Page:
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The Davis County Board of Health was thinking about air quality today when it voted firmly against a new power plant in West Bountiful. But there's not much they can do to actually stop the plant, which would burn low-quality oil and refinery waste.
The state Division of Air Quality is in the driver's seat and has already given the plant preliminary approval. They agreed to a public hearing tomorrow night only after a doctor's group made a fight out of it.
The power plant is proposed for a vacant lot west of the Holly Refinery. Holly wants you to know, they're not building it. It's Consolidated Energy.
Mike Astin, environmental manager for Holly Refinery, said, "There is a sharp division between that company and our company. We don't own any piece of them, and they don't own any piece of us. They're a different company."
But Holly would provide some of the fuel, the lowest-grade oil products. The power plant would sell electricity to the grid and waste steam to the Holly refinery. "That would enable us to reduce or shut down some of our boilers, so we'd have a net reduction in air emissions," Astin said.
But the power plant would have its own emissions, especially because it will burn petroleum waste from other refineries. The Davis Board of Health passed a resolution firmly opposing the plant. Davis County Director of Health Lewis Garrett said, "We felt like it was a definite step in the wrong direction toward protecting the health."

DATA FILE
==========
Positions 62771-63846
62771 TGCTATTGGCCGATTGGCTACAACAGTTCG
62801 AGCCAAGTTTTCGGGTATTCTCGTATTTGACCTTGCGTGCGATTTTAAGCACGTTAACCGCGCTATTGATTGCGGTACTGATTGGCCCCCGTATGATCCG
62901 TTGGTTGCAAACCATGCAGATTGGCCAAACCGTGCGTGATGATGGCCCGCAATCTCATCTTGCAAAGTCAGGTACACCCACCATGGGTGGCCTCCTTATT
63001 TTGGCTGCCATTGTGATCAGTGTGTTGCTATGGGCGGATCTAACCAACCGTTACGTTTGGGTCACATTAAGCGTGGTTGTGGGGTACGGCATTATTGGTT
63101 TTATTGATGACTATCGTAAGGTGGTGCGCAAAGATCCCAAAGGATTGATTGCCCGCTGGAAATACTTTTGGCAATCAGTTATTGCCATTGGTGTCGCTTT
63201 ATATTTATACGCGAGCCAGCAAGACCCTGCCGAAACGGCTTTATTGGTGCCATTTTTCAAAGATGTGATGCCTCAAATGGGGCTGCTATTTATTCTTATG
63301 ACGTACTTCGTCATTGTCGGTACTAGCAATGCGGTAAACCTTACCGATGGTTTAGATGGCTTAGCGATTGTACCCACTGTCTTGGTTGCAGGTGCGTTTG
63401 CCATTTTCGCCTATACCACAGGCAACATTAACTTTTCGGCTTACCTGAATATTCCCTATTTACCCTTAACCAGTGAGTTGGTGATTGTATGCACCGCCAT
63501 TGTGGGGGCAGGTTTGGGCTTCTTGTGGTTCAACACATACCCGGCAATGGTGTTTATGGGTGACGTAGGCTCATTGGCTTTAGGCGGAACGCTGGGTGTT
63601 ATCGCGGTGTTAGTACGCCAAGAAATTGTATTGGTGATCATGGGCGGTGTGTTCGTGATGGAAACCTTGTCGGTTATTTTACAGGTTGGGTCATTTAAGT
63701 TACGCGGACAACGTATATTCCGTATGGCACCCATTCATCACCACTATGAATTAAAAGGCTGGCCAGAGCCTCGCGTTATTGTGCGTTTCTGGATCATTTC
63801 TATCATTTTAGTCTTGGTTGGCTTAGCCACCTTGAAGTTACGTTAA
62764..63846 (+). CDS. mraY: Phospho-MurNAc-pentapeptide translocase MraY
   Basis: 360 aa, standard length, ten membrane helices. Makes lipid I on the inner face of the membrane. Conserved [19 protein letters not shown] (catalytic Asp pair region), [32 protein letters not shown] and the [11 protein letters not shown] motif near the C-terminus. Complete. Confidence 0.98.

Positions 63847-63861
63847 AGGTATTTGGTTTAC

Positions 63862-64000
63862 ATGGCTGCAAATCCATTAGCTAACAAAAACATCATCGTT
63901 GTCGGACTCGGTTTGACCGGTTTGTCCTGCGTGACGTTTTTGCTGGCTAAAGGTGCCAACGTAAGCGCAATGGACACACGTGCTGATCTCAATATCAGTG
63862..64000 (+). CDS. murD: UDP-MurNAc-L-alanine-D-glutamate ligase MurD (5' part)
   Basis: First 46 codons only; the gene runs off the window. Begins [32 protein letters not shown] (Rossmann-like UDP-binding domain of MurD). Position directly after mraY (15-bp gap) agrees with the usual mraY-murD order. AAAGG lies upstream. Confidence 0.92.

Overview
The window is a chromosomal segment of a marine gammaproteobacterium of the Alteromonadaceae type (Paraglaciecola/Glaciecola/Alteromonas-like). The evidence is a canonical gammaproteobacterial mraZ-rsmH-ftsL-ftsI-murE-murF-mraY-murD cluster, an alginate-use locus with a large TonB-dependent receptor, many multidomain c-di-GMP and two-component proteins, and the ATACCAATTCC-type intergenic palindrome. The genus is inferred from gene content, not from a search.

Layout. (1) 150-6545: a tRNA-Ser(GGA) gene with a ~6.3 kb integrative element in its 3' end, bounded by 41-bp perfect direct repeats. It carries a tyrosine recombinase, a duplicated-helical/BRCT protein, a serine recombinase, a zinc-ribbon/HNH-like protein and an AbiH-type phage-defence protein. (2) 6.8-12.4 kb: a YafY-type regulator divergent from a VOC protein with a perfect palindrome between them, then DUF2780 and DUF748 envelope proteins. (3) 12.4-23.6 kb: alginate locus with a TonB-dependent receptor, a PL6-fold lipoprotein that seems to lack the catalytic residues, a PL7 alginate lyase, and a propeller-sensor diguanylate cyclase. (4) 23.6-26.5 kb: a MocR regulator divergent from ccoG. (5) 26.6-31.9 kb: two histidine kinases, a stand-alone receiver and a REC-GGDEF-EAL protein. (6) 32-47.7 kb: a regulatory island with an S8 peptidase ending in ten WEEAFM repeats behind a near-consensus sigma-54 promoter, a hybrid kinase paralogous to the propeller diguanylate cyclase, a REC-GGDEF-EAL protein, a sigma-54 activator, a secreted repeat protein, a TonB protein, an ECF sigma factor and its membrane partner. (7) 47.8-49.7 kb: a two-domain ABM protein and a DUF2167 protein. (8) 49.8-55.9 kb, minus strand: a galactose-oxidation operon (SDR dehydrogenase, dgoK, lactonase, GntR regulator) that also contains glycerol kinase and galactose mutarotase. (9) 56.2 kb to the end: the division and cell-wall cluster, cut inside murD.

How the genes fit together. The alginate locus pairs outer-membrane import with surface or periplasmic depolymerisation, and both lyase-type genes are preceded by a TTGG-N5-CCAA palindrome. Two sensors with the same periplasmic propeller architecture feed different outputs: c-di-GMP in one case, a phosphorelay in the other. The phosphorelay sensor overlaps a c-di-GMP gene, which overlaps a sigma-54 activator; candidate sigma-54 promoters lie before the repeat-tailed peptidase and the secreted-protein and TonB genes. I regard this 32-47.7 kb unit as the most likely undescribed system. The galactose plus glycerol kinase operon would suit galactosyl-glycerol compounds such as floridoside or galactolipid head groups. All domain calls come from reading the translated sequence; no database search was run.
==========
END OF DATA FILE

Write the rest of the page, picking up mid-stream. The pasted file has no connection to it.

Bret Millburn, chairman of the Davis County Commission, said, "During the wintertime when we get that inversion, I think, it's pretty easy to see that there's a health concern."
For years, drivers in Davis County have been improving air quality through the annual vehicle inspection and maintenance program. Garrett said, "In some cases, as much as 60 percent of the gains from the I & M [Inspection and maintenance] program would be offset by the emissions from this plant."
Millburn said, "This just kind of nullifies all of the efforts that have already been put in place."
But Holly Refinery says state regulators have already determined the proposal meets technical standards in clean-air laws. "Within the state, we have checks in order to make sure that companies that want to build things will permit them and make them safe," Millburn said.
Unless state regulators reverse themselves after tomorrow night's public hearing, an air-quality permit will be issued.
In theory, West Bountiful officials could stop it with zoning and building laws. But city leaders aren't sure, in this case, if their powers trump the state's.